Flu and diabetes can be a deadly combination
While it’s important for just about everyone to get vaccinated against the flu, it’s especially vital for diabetics, who should also receive the pneumococcal vaccination.
“Their immune system is not as strong as people without diabetes,” said Debbie Allietta, R.N., certified diabetes educator for the Visiting Nurse Association of Cape Cod. “If someone with diabetes does get the flu, they’re probably going to be sicker.”
People with diabetes have difficulty controlling their blood sugar levels. In Type 1 diabetes, which is about 5 percent of people with diabetes, their pancreas doesn’t make insulin. In Type 2 diabetes, which is about 90 to 95 percent of people with diabetes, there is an insulin deficiency and their cells don’t use insulin properly, according to the American Diabetes Association. Insulin is a hormone made by the pancreas that allows the body to use sugar (glucose) from carbohydrates in the food that we eat.
The Centers for Disease Control and Prevention says flu can make a person with diabetes’ blood sugar soar to dangerous levels, put them at risk of pneumonia and other respiratory infections, and worsen other chronic health problems, which are common among elderly patients and people with diabetes. Therefore, the federal health institute also recommends that people who have diabetes get vaccinated for bacterial pneumonia. This vaccine is also recommended for people over 65. There are two varieties of the vaccine, conjugate and polysaccharide, and your doctor can discuss with you which to get.
Once sick with the flu, people with diabetes may get in serious trouble because they may be less likely to eat properly or check their blood sugar every four hours, said Allietta. Their blood glucose could go very high in a 24-hour period.
Rising blood sugar can cause kidneys to go into overdrive to try to excrete the excess sugar via urination, she said. This can lead to dehydration, which can exacerbate chronic health conditions such as hypertension and kidney problems.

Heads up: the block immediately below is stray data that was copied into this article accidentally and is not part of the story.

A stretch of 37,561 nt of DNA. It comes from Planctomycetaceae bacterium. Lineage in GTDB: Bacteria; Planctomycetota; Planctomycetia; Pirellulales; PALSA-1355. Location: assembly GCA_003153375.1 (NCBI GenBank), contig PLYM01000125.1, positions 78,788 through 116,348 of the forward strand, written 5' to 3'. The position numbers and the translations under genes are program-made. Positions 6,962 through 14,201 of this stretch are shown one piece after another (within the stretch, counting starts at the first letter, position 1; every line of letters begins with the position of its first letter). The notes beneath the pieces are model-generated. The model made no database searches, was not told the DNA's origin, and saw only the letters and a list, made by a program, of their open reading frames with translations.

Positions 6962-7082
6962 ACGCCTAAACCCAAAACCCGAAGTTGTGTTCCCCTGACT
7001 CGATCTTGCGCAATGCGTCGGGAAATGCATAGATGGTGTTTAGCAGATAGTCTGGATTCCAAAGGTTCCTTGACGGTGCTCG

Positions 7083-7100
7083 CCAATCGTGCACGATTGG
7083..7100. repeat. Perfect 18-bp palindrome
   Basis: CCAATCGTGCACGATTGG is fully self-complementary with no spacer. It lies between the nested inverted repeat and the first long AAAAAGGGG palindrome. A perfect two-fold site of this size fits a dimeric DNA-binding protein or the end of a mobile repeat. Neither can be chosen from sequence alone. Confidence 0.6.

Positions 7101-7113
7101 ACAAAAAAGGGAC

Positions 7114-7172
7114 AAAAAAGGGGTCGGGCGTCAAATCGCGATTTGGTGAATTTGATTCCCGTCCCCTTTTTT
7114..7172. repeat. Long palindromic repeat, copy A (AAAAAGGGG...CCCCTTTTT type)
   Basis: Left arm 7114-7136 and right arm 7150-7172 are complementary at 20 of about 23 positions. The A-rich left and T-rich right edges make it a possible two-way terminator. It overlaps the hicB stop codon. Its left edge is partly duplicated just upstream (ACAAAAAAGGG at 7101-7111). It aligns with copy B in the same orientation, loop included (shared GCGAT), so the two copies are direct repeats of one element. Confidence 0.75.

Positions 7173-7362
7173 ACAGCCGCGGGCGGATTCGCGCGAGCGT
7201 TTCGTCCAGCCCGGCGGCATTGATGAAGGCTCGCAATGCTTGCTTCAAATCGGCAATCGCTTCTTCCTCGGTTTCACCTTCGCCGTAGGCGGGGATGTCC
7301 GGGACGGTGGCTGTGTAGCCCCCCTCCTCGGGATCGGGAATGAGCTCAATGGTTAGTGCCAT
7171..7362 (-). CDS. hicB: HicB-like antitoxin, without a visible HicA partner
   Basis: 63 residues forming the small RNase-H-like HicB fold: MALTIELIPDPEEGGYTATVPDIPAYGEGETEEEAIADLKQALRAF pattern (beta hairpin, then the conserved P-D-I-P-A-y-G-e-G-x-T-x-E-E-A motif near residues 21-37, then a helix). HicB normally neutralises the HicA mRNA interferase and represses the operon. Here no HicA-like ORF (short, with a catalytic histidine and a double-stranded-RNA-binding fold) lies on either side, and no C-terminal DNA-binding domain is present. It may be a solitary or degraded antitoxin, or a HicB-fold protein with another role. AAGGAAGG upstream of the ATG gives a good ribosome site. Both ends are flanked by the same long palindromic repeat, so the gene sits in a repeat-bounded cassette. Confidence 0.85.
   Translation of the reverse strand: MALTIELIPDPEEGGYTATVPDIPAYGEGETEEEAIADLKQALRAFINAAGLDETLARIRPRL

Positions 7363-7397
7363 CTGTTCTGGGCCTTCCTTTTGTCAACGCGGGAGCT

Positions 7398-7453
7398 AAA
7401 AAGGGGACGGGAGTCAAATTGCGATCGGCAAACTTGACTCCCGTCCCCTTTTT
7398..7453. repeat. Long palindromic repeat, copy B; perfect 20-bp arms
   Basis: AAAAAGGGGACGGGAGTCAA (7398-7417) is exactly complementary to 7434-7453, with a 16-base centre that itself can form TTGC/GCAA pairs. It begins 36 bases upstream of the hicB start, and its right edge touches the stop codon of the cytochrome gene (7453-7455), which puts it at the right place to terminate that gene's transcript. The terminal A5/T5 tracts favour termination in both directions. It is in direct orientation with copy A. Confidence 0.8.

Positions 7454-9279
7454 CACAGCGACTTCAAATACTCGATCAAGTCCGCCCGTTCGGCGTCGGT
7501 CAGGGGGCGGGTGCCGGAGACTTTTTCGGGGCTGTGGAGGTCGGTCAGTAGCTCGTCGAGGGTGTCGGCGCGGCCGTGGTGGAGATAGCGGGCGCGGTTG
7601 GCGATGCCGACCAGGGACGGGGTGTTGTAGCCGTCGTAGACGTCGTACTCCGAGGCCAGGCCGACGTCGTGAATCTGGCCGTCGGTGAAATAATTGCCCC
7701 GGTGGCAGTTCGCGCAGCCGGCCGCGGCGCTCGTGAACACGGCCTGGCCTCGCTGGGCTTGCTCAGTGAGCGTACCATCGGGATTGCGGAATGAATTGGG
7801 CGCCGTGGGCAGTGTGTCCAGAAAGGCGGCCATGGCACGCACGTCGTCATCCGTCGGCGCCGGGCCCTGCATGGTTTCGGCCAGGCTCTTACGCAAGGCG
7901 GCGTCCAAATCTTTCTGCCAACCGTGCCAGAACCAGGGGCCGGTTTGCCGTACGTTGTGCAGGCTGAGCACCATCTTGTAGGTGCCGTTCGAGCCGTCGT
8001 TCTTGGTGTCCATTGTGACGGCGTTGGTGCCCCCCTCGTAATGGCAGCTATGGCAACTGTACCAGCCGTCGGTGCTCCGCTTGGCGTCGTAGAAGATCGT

“They really could be risking their life,” Allietta said.
Fever, aches, chills, headache, chest discomfort and a cough are common flu symptoms, according to the CDC. Sneezing, sore throat and stuffy nose are less common, and vomiting and diarrhea affect children more often than adults. Unlike a cold, onset of symptoms is usually rapid rather than gradual, as it is with a cold.
What to Watch For
Anyone with diabetes should receive a flu shot annually. There is still time to get one to help prevent the illness this season. Should you come down with the flu, the CDC offers these guidelines for diabetics who are sick with flu-like symptoms:
- Take your diabetes pills or insulin, even if you can’t eat. Your doctor may advise you to take even more insulin, if necessary.
- Test your blood sugar every four hours, and track results.
- Drink extra water or calorie-free liquids, and try to eat your normal diet. If you can’t handle solid foods, try soft foods or liquids with a similar amount of carbohydrates.
- Weigh yourself every day. Persistent high blood glucose levels can cause weight loss.
- Check your temperature every morning and evening. A fever may mean infection.
Call your doctor or go to an emergency room if any of these occur to you:
- Too sick to eat normally and can’t keep food down for more than 6 hours.
- Severe diarrhea.
- Loss of five or more pounds.
- Temperature over 101 degrees F.
- Blood glucose lower than 60 mg/dL or remains over 250 mg/dL on two checks.
- Moderate or large amounts of ketones in urine. According to the Joslin Diabetes Center, ketones are produced by diabetics’ livers from fat when there’s not enough insulin to process glucose in the blood.
- Trouble breathing.
- Feel sleepy or can’t think clearly.
If a person with diabetes thinks they may have the flu, are running a high temperature, or having rapid blood sugar changes, they should call their doctor, Allietta said.